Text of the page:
I'm developing in Visual Studio 2008 C# for 64bit and I want to use to use a library which uses boost. So I wrote a wrapper in C++/CLI. I managed to target the error I get to

#include <boost/thread/mutex.hpp>.

If I include any file in my C++/CLI wrapper that by itself includes <boost/thread/mutex.hpp> or if I include it directly in the wrapper I get a "System.AccessViolationException" "Attempted to read or write protected memory. This is often an indication that other memory is corrupt."

I was very carefull in building everything for 64bit so I doubt that the problems is there. When I use the same library in 64 bit in "plain" C++ everything works fine. I came over a couple of posts where people seem to have similar problems with boost threads but none of the solutions I found worked. Does anyone have an idea?

  • Do you mean boost::asio by a library using boost::thread? Anyway once I did want to use boost::asio and ended up with winsock in a native little library of mine to be wrapped by C++/Cli. I am sorry but boost is not the right library to directly contact with C++/Cli. Try to avoid it.
    – ali_bahoo
    Apr 14 '11 at 22:22

The problem is that boost.thread uses some #pragma section directives that are incompatible when built without /clr then statically linked to code that uses /clr.

I've heard that rebuilding boost.thread with /clr (i.e., pass cxxflags="/clr" when invoking bjam) fixes the issue, but I haven't tried it personally.

I assume that dynamically linking to boost.thread (rather than statically, which is the default for VC++; #define BOOST_THREAD_DYN_LINK before including any boost headers) should work too, but again, I haven't tried it.

If that doesn't work, try googling for some combination of boost thread clr tls; you should find quite a few posts on the boost mailing list about it, as this is an old problem.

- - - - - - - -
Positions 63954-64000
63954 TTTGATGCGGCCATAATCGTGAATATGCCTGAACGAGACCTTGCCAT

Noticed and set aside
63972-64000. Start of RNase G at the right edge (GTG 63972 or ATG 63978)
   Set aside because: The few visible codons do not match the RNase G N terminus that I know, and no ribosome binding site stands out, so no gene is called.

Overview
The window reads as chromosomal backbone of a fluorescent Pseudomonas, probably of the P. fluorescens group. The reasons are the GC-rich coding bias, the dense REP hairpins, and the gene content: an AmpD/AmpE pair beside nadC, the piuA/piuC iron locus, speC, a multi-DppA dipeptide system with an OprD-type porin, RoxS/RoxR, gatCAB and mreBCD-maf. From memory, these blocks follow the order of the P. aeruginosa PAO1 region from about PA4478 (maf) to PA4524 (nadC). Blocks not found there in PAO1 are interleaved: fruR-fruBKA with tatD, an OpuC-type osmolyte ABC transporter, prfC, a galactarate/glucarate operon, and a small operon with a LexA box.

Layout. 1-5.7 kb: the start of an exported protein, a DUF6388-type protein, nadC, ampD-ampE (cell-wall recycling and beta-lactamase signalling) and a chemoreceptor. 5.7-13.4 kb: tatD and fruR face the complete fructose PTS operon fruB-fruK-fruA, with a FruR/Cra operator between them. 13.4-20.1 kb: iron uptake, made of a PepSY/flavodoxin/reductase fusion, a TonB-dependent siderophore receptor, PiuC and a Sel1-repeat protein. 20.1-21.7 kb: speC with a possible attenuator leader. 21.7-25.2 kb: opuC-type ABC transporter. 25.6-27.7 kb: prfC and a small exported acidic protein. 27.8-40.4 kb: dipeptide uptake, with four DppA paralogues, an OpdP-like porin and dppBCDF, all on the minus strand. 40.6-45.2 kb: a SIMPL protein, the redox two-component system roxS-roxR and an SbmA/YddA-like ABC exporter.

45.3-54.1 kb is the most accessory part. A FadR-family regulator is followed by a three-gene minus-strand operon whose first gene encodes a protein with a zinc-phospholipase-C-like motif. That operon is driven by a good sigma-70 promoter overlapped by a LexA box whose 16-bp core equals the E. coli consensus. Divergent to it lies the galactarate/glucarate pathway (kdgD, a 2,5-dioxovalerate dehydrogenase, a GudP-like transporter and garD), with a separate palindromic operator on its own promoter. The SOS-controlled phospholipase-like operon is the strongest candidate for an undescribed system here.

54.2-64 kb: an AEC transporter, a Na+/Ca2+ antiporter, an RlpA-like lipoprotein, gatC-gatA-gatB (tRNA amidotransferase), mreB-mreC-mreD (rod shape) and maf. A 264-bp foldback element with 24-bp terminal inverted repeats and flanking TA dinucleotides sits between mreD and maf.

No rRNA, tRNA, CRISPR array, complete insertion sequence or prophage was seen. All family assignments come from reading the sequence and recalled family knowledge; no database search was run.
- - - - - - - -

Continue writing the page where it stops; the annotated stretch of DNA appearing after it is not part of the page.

EDIT: As commented here by Raman Sharma (a senior PM at Microsoft), even std::mutex isn't supported with /clr, so it's no real surprise that boost.thread's mutex implementation isn't either.


As the other answer says, boost's pragmas in tss_pe.cpp are incompatible with the CLR. A simple modification to that file fixes the issue though and will permit static linkage. My modified version for Boost 1.44 is here (diff versus this for changes made).


Some of the Boost libraries must not be linked statically with the C++ CLI code otherwise the compiler can generate an incompatible image for some of the Windows versions. As far as I am concerned, I had a hard time figuring out the issue when statically building with Boost 1.64 x86 thread library with VC++ 2017 under windows 10. The binary worked fine under Windows 10 but raised a System.BadImageFormatException under Windows 7. The issue was located in the Boost thread library which I initially statically linked to my C++ CLI assembly.

Here is a short code which easily reproduces the problem:

testcli.h - C++ CLI assembly FAILURE code

#pragma comment(lib, "libboost_thread-vc141-mt-1_64.lib") // static link makes the program crash under W7

namespace testcli
    public ref class TestClass { public: static void Test(){} };

Program.cs - C# client code loading 'testcli'

using testcli;

namespace Cli
    class Program { static void Main(string[] args) { new TestClass(); } } // instanciate C++ CLI Boost class 

The code above returns by raising a System.BadImageFormatException (the exception can be found in the Application Event Viewer).

If testcli is changed so that the Boost thread library is now linked dynamically:

testcli.h - C++ CLI assembly SUCCESSFUL code

#pragma comment(lib, "boost_thread-vc141-mt-1_64.lib") // dynamic link works fine under any Windows

namespace testcli
    public ref class TestClass { public: static void Test(){} };

The code now returns successfully.

Note that you can define BOOST_THREAD_DYN_LINK instead of BOOST_ALL_DYN_LINK as explained here: http://www.boost.org/doc/libs/1_64_0/doc/html/thread/build.html

Doing so, you will not have to package all the Boost dynamic libraries with your application.

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